The river otters (at least 3) that had been in El Portal for a couple of months, are now being seen in Yosemite Valley. Our natural 'firefall' has suddenly made national news, though Horsetail Fall has been putting on its bright February sunset displays for millennia. Conservancy naturalist, MRoss reports 15-16 species of wildflowers in bloom along Foresta Road above El Portal. Bobcat sightings seem to have increased in the Valley recently. Swifts have emerged on some warm days to feed on airborne insects over the canyon. Many of us felt a couple of earthquakes on the 16th; they were a 4.8 and a 4.3 magnitude, 16km deep, on the east side of the Sierra, NW of Big Pine.

Our snowfall has been near average at this point in the season; it's been warm here for two weeks, so there's been a lot of snowpack consolidation and melting. The Merced River is flowing at better than 150% of average. Sentinel, Ribbon and Royal Arch Falls are very healthy now. We are all hoping that there'll be another couple stormy months yet.

The Valley has been incredibly busy this winter, with holiday weekends featuring hour-long entrance gate waits, crawling traffic, and parking very hard to find. The road to Badger Pass had to be closed last weekend, as there was nowhere for cars to go. Is it pent up excitement that we finally have a real winter? Will this spring/summer be extra crowded because we'll have more (enduring) waterfall flow than we've seen in five years?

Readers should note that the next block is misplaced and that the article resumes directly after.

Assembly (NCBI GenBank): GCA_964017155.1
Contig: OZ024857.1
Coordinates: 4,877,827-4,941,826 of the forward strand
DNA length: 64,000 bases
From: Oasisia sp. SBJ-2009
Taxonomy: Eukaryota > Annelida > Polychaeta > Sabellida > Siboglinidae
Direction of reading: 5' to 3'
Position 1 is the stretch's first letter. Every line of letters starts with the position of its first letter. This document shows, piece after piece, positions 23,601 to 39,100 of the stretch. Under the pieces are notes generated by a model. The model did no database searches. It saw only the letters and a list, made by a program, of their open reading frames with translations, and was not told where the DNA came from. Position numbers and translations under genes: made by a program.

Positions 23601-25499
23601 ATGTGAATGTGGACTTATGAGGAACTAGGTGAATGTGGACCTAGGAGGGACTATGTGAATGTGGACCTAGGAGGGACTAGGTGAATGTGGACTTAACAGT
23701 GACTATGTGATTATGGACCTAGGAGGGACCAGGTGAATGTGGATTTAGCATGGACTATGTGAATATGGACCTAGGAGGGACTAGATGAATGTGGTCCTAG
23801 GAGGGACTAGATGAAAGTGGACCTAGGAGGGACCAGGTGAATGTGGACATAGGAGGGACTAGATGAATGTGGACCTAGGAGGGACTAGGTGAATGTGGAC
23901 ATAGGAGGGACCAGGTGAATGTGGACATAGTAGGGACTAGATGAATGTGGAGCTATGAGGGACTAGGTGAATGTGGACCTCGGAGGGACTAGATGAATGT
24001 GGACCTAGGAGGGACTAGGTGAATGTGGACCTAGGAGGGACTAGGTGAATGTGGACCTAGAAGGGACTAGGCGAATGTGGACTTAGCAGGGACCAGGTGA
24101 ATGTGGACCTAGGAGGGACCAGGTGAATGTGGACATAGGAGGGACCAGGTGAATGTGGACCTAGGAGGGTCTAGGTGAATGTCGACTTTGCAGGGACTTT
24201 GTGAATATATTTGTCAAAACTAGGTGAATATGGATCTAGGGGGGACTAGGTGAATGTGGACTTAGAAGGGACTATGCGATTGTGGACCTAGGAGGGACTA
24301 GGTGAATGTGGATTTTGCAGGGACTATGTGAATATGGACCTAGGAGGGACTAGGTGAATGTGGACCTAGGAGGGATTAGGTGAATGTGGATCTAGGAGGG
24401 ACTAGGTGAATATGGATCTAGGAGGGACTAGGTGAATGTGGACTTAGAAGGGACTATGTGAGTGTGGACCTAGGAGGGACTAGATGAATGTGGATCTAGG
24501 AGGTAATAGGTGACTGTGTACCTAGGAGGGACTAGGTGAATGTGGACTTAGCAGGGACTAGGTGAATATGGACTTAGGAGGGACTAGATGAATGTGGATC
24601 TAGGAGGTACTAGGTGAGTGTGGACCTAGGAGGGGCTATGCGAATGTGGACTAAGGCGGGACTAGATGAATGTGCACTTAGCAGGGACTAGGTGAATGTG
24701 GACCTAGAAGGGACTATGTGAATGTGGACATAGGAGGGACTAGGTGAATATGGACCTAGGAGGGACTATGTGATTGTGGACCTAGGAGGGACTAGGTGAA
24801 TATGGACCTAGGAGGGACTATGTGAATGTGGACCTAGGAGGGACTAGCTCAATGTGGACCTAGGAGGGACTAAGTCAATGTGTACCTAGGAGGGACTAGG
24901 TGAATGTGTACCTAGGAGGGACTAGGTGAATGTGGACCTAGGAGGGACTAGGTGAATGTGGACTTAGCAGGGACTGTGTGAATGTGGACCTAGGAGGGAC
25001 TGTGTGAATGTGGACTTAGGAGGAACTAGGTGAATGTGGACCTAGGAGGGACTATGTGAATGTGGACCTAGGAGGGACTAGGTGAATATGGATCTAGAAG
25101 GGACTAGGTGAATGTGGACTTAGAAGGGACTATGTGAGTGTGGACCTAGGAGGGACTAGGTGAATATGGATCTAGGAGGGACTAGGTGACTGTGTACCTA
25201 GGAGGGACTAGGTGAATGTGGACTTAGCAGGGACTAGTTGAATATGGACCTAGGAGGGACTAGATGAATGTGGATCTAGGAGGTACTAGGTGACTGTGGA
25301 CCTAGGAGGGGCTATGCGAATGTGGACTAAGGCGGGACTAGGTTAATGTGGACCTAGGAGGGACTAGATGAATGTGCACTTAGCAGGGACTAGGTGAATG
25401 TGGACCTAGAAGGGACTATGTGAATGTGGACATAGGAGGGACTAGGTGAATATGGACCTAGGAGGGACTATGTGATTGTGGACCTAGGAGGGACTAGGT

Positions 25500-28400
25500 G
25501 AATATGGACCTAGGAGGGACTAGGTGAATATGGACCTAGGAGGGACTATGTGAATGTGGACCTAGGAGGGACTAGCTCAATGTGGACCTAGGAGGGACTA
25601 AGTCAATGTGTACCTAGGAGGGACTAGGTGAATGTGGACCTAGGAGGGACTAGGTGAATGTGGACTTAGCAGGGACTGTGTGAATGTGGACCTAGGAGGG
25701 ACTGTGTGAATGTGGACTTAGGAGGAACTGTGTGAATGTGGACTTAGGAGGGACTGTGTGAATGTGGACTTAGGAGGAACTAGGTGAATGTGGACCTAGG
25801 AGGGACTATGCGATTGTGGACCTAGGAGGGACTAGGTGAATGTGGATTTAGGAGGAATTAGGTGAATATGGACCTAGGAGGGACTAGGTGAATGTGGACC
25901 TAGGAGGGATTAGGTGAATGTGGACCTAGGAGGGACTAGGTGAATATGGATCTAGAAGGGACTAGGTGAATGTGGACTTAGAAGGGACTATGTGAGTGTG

Friday, January 15, 2016

Ahwahnee Hotel, No; Ahwahnee, Yes

Interesting changes may be underway in our park regarding the historical nomenclature of a handful of facilities, related to the turnover of the concessioner. (It will be some time before we hear the last word on this matter.) These changes are profoundly upsetting to many people, but it's my sense that Yosemite will not notice our legal squabble. Remember Hutchings House? How about Hutchings Hotel? What about Sentinel Hotel? Upper Hotel? Maybe Coulter and Murphy's? These were all more or less the same place, operating under different names over the years. No harm done.